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Democrats' Racial Firestorm

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Sunday, January 13, 2008

Critics Love That *&%$#!@ Show "The Wire"

Media Deny Clinton Charge That Obama Gets a Pass

Former president Bill Clinton came out swinging against Barack Obama and the news media over the weekend, saying a "double standard" prevented Obama's record, particularly on Iraq, from being examined as closely as that of his wife, Hillary Rodham Clinton.


"No one ever wants to hear her side," the former president said Monday in an early-morning radio interview on the nationally syndicated "Tom Joyner Morning Show."

Media representatives who responded to a Journal-isms query denied the claim.

"In the case of the Tribune, I do not think the charge has merit," Michael Tackett, Washington bureau chief for Obama's hometown paper, the Chicago Tribune, told Journal-isms.

"We wrote an exhaustive series about Obama's first year in the Senate, and in that series, noted that he had not spoken out forcefully against the war as a member of Congress, among other things. This series is available on our website. We also wrote a multi-part biographical series about Obama as a presidential candidate, and again, we addressed his record in full. As just one point, I might note, we documented his 'present' votes in the Illinois legislature, a story that others reported on months later. That series is also available on our website. In fact, many of the instances cited by the Clinton campaign actually originated with coverage in the Tribune."

Nevertheless, after a weekend in which race and gender boiled over as campaign issues in the Democratic presidential contest, Bill Clinton struck back forcefully at notions that he and his wife were playing the so-called race card. Hillary Clinton's comments comparing Martin Luther King Jr.'s achievements with those of President Lyndon Johnson, and Bill Clinton's statement that Obama's Iraq position was a "fairy tale" each received a backlash of criticism.

Clinton said to Jacque Reid, who interviewed him on the Joyner show, "His surrogate Larry Tribe said, 'She's not a phony but she plays one on TV.' Did you ask him to get rid of Larry Tribe?" The reference was to Laurence Tribe, a Harvard professor and scholar on constitutional law who had hired Obama as a research assistant.

Speaking of Obama, Clinton said, "I have never before seen a candidate get through a year of a presidential campaign and hold himself and the people who work for him completely unaccountable for what they do and then try to blame everything else on everybody else."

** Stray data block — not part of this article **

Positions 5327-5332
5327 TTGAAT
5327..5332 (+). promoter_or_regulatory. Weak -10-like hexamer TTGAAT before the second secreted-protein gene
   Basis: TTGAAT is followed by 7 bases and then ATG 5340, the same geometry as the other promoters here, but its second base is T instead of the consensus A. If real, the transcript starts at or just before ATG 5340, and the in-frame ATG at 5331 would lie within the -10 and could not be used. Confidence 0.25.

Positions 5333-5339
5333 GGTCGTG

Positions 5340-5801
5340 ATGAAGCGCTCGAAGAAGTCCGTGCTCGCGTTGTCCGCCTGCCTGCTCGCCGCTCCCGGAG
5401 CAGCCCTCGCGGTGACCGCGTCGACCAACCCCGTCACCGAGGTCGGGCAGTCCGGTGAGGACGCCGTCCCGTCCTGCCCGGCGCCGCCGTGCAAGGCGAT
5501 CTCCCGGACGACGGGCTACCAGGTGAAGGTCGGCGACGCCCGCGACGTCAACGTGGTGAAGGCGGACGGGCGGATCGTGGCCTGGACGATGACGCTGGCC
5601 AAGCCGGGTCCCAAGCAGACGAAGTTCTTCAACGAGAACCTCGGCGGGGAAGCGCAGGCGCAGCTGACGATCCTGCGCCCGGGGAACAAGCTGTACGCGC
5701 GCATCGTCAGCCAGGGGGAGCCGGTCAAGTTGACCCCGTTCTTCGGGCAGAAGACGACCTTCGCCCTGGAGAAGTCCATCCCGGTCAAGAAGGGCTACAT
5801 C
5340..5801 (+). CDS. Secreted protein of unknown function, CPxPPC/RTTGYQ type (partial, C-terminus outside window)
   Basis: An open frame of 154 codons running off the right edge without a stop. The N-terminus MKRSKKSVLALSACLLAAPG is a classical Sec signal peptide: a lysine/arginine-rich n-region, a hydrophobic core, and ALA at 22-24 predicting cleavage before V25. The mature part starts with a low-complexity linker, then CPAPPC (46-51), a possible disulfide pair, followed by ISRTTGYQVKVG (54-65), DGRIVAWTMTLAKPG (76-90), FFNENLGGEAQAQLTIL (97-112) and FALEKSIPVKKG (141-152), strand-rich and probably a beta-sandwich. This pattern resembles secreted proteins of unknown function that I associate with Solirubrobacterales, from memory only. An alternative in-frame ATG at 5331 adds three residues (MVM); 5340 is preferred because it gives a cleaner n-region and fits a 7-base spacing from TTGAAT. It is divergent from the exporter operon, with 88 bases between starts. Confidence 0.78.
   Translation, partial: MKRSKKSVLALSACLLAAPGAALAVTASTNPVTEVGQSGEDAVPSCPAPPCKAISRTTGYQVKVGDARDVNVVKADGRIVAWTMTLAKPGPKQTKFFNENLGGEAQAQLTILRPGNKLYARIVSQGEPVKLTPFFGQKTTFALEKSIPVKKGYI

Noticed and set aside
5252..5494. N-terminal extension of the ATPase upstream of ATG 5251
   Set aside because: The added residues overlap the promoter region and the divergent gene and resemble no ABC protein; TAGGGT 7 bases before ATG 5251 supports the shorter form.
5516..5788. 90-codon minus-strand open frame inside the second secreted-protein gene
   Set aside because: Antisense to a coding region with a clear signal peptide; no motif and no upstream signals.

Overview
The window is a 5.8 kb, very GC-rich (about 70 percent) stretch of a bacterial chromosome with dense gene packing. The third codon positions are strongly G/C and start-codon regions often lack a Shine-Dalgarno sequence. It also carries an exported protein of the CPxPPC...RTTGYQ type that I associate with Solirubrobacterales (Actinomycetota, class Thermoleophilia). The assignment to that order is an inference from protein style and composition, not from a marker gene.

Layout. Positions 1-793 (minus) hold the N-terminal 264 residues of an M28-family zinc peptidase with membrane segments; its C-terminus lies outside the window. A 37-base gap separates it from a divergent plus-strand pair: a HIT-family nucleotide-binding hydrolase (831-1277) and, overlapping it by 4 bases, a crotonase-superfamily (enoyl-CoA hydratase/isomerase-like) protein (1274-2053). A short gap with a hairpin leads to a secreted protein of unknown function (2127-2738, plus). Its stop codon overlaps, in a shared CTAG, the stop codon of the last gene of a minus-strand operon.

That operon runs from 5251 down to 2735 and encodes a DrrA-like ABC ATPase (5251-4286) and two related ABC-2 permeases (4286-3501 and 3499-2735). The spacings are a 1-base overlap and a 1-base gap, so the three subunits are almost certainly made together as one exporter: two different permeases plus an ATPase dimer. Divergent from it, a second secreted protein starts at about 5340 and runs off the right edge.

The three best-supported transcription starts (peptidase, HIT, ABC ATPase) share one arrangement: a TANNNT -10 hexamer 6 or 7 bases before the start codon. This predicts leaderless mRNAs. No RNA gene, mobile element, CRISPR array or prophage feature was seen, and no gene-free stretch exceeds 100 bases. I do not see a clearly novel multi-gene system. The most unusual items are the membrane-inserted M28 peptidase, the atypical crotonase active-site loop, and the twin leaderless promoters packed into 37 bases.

"I can see you came to fight," Reid said when the 11-minute interview ended.

The Clinton counterattack started before the Joyner show.

"In case anyone doubted that Bill Clinton still harbors considerable resentment toward the press, it bubbled to the surface last week," Howard Kurtz wrote Monday in the Washington Post.

"He was, quite understandably, promoting his wife's candidacy. His chief mission, therefore, was to rough up Barack Obama. But his decision to rip news organizations for not reporting on what he sees as inconsistencies in Obama's record on Iraq raises an intriguing question.

"Have the media failed to adequately scrutinize the Illinois senator's stance on Iraq? Or was the former president simply trying to prod the press into carrying the campaign's water on an argument that Hillary Clinton herself has not raised?

"'It is wrong,' Bill Clinton said Monday in New Hampshire, 'that Senator Obama got to go through 15 debates trumpeting his superior judgment and how he had been against the war in every year, enumerating the years — and never got asked one time, not once — "Well, how could you say that, when you said in 2004 you didn't know how you would have voted on the resolution, you said in 2004 there was no difference between you and George Bush on the war . . . and there's no difference in your voting record and Hillary's ever since?'" . . .

Two electronic media outlets responded to Journal-isms' request for comment on Clinton's charge.

"ABC News' correspondents have asked tough questions of all of the candidates on a wide range of issues," ABC News spokeswoman Natalie J. Raabe said. "Case in point, Chief Investigative Correspondent Brian Ross' report last week on the relationship between Senator Obama and Tony Rezko."

That piece, by Ross and Rhonda Schwartz, began: